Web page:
Lanz & Gwenhevre: Love Against the Tide

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Chapter VII: Thamory Pen-Dragon

"Reading at the pane with open book,
Bele Doete's mind wanders,
Pining for her ami Doon,
Who doth battle far away.
Already she mourneth him!"

Anonymous Weaving Song

“Return snell, Roussel, before it might rain! I will teach thee the basics of chivalry tomorrow. We must free Gwenhevre and end this tyranny. Against Thamory, gallop at full speed! Most certainly, in the city of Avallon, all frown upon us – considered more stupid than beasts of pasture, but these villains are mistaken – Matrona saveth cunning Wauleis!”

“Look at thine armor for tomorrow – spear, shield, hauberk, helmet, thy silken coat lined in wool, and thy sword with its golden hilt, the finest Arabian sword, along with its scabbard from Venice! Tomorrow thou wilt make a sensation.”

“On my faith, the armor is beautiful! But I don’t know how to fight! Tell me, father, the Knights of the Round Table, are they born in this metal, their hearts of steel?”

“Of course not, believe me, Roussel!”

“My son, thou hast no cause to blush. No other bloodline in Waule can compare to thine, but thou wilt need not only prowess against Thamory but also must dress in the manner of a French knight. Because of the politics in Avallon, our Wauleis gentry were all dispossessed, their lands devastated. Wearing armor a la franceise will save thy life!”

“But I hate all wars! They make the world go crazy! In each war too many innocents die, and good folk are too complicit, forgetting quickly the horrors inflicted. Alas, these battles never end, revenge for revenge, from father to son.”

“Hast thou no backbone, no Wauleis pride? Remember, Roussel, thy two brothers were mutilated in Bevres a year ago by the Round Table. Thou, armed on horseback, wilt do them great honor, if it pleaseth God.”

Despite himself, Roussel became the first Knight of the Round Temple and their spy in Avallon. His fine facial features – red hair, quick eyes – evoke a fox in top form. His mind – clever and inventive – will gain informers. For a long time, Alain had been sizing up Roussel’s nature, and, at the service of the Resistance, Roussel will no doubt thwart the viscount and his frivolous court.

Roussel’s physical appearance alone will stir the bel monde and transform their lassitude into fervor. But will Roussel accept his place in Alain’s shadow, with Alain at the head of the Resistance? Without quarrel, will Roussel advance Alain’s scheme against the Table ronde? Not to worry, being backstage suits Roussel. Above all, as former mayor of Bevres, he knows the complexities of politics, but he’ll enjoy more familiarizing himself with pretty girls in Avallon, drinking goudale from Flanders, and from time to time, seducing handsome sires. Who can deny these forbidden pleasures – sure and certain – all part of political life, where everything is sold at a price? An ancient Wauleis proverb puts it this way: ‘If one knew what his friend saith about him behind his back, no one would trust anyone.’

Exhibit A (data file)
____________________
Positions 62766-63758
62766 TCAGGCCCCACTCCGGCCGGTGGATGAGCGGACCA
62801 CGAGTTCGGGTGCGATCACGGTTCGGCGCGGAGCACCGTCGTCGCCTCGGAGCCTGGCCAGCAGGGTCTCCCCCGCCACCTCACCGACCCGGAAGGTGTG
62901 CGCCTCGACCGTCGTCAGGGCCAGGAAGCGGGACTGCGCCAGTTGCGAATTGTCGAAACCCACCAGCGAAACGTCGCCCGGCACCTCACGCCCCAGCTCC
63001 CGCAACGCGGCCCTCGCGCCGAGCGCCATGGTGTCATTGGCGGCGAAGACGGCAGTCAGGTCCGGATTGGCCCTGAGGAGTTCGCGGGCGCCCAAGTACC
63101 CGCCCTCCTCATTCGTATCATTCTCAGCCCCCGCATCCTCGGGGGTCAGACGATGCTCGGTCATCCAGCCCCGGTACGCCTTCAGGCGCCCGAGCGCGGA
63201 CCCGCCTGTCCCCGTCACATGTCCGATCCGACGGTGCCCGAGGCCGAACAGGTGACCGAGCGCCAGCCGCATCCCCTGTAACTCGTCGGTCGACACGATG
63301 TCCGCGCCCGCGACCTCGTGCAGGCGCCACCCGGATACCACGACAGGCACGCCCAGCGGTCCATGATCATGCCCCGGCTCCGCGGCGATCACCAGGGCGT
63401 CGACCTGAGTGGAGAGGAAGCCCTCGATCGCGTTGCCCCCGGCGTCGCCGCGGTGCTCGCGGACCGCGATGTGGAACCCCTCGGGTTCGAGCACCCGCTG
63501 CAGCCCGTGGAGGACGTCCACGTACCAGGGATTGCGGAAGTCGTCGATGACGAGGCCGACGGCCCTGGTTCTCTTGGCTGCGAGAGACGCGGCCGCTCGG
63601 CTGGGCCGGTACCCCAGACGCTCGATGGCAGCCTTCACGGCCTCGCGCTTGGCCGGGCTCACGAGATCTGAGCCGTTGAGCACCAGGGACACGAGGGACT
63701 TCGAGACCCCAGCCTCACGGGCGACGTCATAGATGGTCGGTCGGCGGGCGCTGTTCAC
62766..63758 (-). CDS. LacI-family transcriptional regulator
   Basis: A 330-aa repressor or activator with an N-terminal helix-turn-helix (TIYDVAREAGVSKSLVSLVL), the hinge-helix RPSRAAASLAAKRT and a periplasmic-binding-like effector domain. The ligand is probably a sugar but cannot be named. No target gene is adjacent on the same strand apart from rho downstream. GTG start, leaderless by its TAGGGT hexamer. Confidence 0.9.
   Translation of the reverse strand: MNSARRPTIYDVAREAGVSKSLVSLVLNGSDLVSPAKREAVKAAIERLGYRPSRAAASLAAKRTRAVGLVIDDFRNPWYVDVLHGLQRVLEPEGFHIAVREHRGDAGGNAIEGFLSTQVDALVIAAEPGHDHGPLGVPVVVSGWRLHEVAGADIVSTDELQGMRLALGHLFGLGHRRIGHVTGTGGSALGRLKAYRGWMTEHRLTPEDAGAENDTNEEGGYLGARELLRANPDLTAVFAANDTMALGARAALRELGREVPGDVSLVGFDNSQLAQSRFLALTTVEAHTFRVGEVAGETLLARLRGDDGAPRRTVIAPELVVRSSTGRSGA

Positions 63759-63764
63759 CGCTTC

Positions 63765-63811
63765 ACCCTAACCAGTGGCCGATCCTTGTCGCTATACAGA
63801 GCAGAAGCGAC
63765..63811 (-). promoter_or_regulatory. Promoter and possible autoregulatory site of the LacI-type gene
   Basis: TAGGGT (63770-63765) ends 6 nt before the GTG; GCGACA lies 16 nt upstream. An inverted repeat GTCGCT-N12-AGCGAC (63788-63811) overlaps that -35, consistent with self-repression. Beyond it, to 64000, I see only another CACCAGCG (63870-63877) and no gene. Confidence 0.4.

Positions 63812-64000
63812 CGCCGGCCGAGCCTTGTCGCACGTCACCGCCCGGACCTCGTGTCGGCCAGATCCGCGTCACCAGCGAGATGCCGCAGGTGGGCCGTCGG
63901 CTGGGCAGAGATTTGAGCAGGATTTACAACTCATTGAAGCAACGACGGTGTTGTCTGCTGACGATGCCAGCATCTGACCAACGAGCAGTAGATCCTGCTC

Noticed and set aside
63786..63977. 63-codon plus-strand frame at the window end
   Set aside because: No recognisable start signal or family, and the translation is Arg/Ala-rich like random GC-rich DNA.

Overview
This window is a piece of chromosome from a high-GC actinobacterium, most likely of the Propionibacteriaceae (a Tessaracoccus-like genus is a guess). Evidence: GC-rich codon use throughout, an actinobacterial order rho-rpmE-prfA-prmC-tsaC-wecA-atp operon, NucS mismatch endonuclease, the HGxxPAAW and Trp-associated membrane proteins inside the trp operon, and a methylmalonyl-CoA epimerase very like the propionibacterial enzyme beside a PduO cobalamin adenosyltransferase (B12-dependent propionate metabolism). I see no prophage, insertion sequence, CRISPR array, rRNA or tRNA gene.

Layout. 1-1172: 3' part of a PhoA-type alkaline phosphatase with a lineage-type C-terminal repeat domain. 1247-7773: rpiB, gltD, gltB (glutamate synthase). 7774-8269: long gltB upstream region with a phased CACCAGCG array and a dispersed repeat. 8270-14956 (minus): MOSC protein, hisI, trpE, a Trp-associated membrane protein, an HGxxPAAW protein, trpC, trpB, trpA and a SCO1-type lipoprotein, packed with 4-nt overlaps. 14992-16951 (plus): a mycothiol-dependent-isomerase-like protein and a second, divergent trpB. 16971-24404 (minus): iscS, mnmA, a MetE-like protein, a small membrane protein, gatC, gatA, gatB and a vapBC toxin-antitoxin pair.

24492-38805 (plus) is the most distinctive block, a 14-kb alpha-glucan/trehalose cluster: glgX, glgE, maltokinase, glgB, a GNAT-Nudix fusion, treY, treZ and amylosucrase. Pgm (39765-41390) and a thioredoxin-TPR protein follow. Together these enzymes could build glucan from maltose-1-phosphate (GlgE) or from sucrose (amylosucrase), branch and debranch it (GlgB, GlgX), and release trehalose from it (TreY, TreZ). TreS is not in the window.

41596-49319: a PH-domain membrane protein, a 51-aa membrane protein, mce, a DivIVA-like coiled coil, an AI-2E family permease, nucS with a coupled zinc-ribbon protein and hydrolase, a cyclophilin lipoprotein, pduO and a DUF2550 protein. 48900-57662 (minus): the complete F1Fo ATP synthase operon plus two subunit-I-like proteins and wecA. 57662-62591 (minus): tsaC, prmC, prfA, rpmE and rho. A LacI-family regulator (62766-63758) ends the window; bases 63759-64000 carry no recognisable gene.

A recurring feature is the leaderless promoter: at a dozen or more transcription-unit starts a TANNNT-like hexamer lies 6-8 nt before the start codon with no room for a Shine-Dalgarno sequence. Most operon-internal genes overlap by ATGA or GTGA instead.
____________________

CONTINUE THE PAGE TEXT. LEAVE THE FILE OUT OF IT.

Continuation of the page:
Roussel – a ‘contradiction’ personified – perfectly qualified for Avallon politics – wherein contradicting himself doesn’t mean he’s lying, no more than not contradicting himself is proof of the truth!

In the baulme that evening, Alain gave Roussel this advice:

“In Avallon, serve especially ladies and damsels, thus wilt thou be respected. Do nothing to displease them. Who can resist thee – more seductive than Belenos – maids will want to embrace thee, and if they’re wearing exquisite gems, and offering them to touch as they wish, enjoy it! We must fund our resistance, me sire le Templier!”

“Father, to please ladies in such a manner, I’ll do my best!” said Roussel, ready to go. But, dear readers, the lad dresses in the rustic style of Wauleis folk – with breeches of linsey-woolsey and lace-up boots! In Avallon Roussel must sport French fashions!

“Wait, my son, I’ll dress thee for the city!”

Homeless since the month of May, Alain’s mesnagerie-a-treis – the black cat called ‘Bijou’, the raven ‘Morrhiane’, and the owl ‘Abelard’ – had faithfully followed the two men to the Baulme-des-Wauldins in the Morvand, their new home. There on the feast of John the Baptist, the three beasts and two bipeds launched the Temple rond to challenge the formidable Table ronde of Avallon.

They must begin their Resistance before autumn leaves change color and fall to the ground. Already in October, icy winds chill to the bone and emit the bitter-sweet scents of rotting leaves. Invisible ancestors stand by in solidarity with the Living, their threatened kin, as do les fees who protect good men against evil doers at the dawn of each heroic cycle. Beyond this veil, Wauleis ancestors will also protect their living progeny from harm.

Wauleis ancestors – such as the noble Vercingetorix – that they inspire Alain and Roussel and give them courage!

At that moment, Alain, outlaw and wizard, was drilling his adopted son:

“To action, Roussel! This turbulence in Avallon offereth a chance to reinvent the world. Those who do nothing will accomplish nothing, and the timid will live in dishonor till doomsday. We must act now for our children’s future, Roussel, to create a better world with less fear and trembling. Yes, we live uncertain times, not knowing for sure if there’s even a way out of this tyranny. Yes, we’re surrounded by innumerable conflicts of interest, but we can make things better if we fight for everyone, including the bourgeoisie!”

“Father, thou burnest with a kind of ague! What? Liberate Waule? From whom? Why now? Conflicts have existed since Adam and Eve and will continue forever...”

“Bugibus! I’ve been explaining this military action for over a month – from today forward, the Riverside Rebirth is in full swing!” All proud, Alain uncovered the Templier’s new blazon that Roussel would wear on horseback – ’bevre rousse a coue levee’ on azure field, the beaver’s tail raised to show its striking force, and atop in black their motto – ‘Bibracte’!